The Librarian's Role In The Provision Of Consumer Health Information And Patient Education
This Medical Library Association Policy Statement was developed by a Task Force of CAPHIS, chaired by Alan Rees. The task force members were: Joanne Marshall, Margaret Bandy, Kathy Lindner, Lisa McCormick, and Janet Schneider. The statement was approved by the Medical Library Association Board of Directors in February, 1996. Updated March 24, 2010. Reviewed November 12, 2013.
Bull Med Libr Assoc 1996 Apr;84(2):238-9
Health librarians, because of their knowledge and training in the identification, selection, organization and dissemination of evidence-based information, play an important role in both consumer health information services and patient education. The increasing emphasis of patient-centered care in the United States, and the accompanying need for better-informed patients, provides a great opportunity to integrate librarians more fully into the health care team. The role of the librarian differs depending on the mission and policies of the organization. Librarians' activities in this area should be oriented towards the goal of producing a healthy society as well as assisting the individual in making informed health decisions. This statement, developed by the Consumer and Patient Health Information Section and approved by the board of the Medical Library Association, defines consumer health information and patient education and identifies potential roles for librarians in these two areas.
Consumer health information (CHI) is information on health and medical topics provided in response to requests from the general public, including patients and their families. In addition to information on the symptoms, diagnosis and treatment of disease, CHI encompasses information on health promotion, preventive medicine, the determinants of health and accessing the health care system.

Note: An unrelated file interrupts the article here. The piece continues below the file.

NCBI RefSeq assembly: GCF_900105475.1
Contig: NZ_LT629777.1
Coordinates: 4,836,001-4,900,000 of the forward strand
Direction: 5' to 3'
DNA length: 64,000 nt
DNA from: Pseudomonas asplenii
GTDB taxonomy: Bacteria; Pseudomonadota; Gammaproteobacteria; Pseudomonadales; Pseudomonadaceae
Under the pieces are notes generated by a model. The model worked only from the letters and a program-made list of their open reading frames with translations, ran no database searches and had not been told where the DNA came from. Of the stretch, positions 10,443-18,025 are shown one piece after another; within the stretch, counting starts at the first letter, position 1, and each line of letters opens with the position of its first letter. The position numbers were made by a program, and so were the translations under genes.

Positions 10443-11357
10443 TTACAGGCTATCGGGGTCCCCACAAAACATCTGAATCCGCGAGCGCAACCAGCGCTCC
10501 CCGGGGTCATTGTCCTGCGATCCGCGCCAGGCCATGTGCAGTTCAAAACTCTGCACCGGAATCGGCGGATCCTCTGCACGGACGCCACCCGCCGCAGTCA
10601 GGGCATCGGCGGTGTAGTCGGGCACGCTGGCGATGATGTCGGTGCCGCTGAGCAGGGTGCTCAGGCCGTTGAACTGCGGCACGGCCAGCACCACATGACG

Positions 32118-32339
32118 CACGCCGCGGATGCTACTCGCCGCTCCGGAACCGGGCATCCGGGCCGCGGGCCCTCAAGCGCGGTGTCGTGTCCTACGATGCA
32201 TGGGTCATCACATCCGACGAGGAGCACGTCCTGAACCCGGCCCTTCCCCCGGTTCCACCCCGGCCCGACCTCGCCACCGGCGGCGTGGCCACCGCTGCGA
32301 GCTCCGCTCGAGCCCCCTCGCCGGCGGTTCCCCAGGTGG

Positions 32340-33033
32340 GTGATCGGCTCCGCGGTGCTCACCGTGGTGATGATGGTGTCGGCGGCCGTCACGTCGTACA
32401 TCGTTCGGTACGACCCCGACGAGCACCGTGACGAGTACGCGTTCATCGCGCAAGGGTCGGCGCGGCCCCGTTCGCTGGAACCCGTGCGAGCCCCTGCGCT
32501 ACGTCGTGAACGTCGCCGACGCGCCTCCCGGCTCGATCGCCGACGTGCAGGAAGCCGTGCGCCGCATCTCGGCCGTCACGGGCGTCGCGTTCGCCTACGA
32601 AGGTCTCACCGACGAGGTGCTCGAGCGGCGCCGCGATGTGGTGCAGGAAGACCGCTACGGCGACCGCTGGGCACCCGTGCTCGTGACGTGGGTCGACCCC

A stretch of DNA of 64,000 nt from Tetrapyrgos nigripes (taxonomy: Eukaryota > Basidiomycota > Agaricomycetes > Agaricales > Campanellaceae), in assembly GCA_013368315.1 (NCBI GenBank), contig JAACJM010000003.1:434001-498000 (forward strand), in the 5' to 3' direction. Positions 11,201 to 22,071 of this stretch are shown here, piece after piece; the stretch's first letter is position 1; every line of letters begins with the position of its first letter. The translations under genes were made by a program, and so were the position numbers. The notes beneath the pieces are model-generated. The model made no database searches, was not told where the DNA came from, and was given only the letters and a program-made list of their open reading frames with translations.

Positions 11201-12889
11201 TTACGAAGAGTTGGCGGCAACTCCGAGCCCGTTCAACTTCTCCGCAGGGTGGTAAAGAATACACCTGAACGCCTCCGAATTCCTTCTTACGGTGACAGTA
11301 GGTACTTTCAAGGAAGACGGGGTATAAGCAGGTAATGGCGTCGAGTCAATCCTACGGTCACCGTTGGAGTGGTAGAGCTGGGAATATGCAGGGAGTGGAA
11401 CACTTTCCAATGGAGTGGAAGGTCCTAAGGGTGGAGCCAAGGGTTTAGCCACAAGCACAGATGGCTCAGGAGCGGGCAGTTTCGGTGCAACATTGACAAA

Patient education is a planned activity, initiated by a health professional, whose aim is to impart knowledge, attitudes and skills with the specific goal of changing behavior, increasing compliance with therapy and, thereby, improving health.
CHI and patient education overlap in practice, since patient behavior may change as a result of receiving health information materials. Patient education and CHI often differ in terms of the setting in which the process occurs, rather than in terms of the subject matter.
Roles for the Librarian in Consumer Health Information and Patient Education
- Identifying available CHI/patient education materials for review and possible purchase.
- Selecting CHI/patient education materials for the organization including books, magazines, audiovisuals, pamphlets, computer databases, , and Internet resources.
- Building an authoritative collection of CHI/patient education materials in print and electronic form that meets the needs of the institution or community being served.